should be stated. The strength must also be expressed in metric system. e.g. 500mg tab, 250mg/5ml
syrup,1gm rectal suppository etc. Sometimes strength can be expressed in % e.g. 2% hydrocortisone
Frequency of drug administration should be clearly notified using standard abbreviations. e.g. 3
times a day as tid or 8 hrly , 2 times a day as bid or 12hrly, 4 times a day as qid or 6 hrly etc. Route
of administration expressed using standard abbreviation (Annex II). E.g. Per os as PO, Intramuscular as IM, Intra-vascular as IV, Per-rectal as PR, Topical as TO etc.
The date the drug was started and discontinued (if applicable) is an important data to assess the
cause and effect relationship of the drug and adverse reaction. Therefore it has to be stated clearly
on the report form as date/ month/ year. If the drug has not been discontinued at the time of
reporting, write continuing.
Write the reason why the drug was used or the diagnosis for which the drug prescribed for both
suspected drug and other drugs concurrently used.
Information on the adverse reaction
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Clear and brief description about the nature of adverse reaction, the date of onset, duration, time
course and laboratory test results including “negative” and normal results of any relevant test
performed should be reported. The severity of the reaction i.e. weather it has necessitated
prolonged hospitalization or not, discontinuation of the drug or not, etc. and the outcome of
dechallenge and rechallenge with the suspected medicines have to be reported.
Additional information
Any reaction the patient may have experienced previously, particularly similar to the current
adverse event, either caused by the same or different medicine has to be reported. Other relevant
medical history, such as allergy, chronic disease, pregnancy and other factors, which may
contribute i.e. herbal products, foods and chemicals, should be included under this heading. You
may also add here why you think the adverse effect is due to the particular medicine.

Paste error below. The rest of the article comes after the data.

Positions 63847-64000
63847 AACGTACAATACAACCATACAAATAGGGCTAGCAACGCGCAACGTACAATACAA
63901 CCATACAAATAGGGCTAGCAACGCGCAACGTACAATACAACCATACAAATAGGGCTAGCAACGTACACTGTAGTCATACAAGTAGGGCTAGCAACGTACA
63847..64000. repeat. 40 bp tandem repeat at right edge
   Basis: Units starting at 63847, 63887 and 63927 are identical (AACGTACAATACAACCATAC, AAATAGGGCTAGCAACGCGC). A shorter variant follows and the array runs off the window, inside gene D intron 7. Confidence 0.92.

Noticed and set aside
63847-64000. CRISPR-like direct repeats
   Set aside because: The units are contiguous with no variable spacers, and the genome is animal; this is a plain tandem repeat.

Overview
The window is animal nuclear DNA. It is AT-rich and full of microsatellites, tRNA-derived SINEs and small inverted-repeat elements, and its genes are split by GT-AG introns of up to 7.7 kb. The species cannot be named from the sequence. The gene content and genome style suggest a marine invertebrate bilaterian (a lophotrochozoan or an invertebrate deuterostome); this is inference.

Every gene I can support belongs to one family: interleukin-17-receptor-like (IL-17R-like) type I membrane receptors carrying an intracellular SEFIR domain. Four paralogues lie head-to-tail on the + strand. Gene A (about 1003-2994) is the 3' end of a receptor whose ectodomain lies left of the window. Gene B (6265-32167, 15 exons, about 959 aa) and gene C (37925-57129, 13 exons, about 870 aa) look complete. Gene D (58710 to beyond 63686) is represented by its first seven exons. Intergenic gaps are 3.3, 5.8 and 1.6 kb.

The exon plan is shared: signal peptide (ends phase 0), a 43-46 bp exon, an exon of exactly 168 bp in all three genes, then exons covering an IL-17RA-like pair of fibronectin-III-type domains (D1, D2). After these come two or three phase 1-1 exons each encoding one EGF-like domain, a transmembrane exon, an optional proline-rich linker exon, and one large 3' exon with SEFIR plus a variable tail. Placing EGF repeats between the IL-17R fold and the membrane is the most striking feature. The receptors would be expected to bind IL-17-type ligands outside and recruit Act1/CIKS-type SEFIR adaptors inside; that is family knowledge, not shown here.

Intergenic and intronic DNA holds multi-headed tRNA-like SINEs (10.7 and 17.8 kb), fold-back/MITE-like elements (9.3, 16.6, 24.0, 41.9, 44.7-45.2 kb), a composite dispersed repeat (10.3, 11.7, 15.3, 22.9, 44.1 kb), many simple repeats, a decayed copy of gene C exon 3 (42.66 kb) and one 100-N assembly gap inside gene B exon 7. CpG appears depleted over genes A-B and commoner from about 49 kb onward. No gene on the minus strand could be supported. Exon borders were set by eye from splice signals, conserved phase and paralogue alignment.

Follow-up report for an ADR that has already been reported
Any follow-up information for an ADR that has already been reported can be sent on another ADR
form, or it can be communicated by telephone, fax or e-mail to TIPC indicating that it is follow up
information, the date of the original report and the report case number so that the follow up
information can be matched with the original report. It is very important that follow-up reports are
identified and linked to the original report.
In case where the health care professional has concurrently reported ADRs to the manufacturer,
he/she should indicate on the TIPC report that the case has also been reported to manufacturer.
TIPC Patient Medicine Safety Alert Card
Patient who experienced serious adverse drug reaction shall be given TIPC Patient Medicine Safety
Alert Card by the health care provider who diagnosed and managed the reaction.
The TIPC Patient Medicine Safety Alert Card (Annex III ) alerts all healthcare workers that the
bearer of the card had experienced serious intolerance (typically hypersensitivity reactions) or had
experienced a serious adverse reaction to a particular medicine.
The card will be carried by the patient at all times and be presented to healthcare worker at the time
of consultation. This will help the healthcare worker identify the patient's medicines-related comorbidity and prevent similar drug reactions.
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Expedited reporting requirements
All serious reactions occurring in Namibia must be reported on an expedited basis. Expedited
reports should be submitted immediately and not later than 15 calendar days from receipt of the
minimum information required for an adverse reaction report by any personnel of the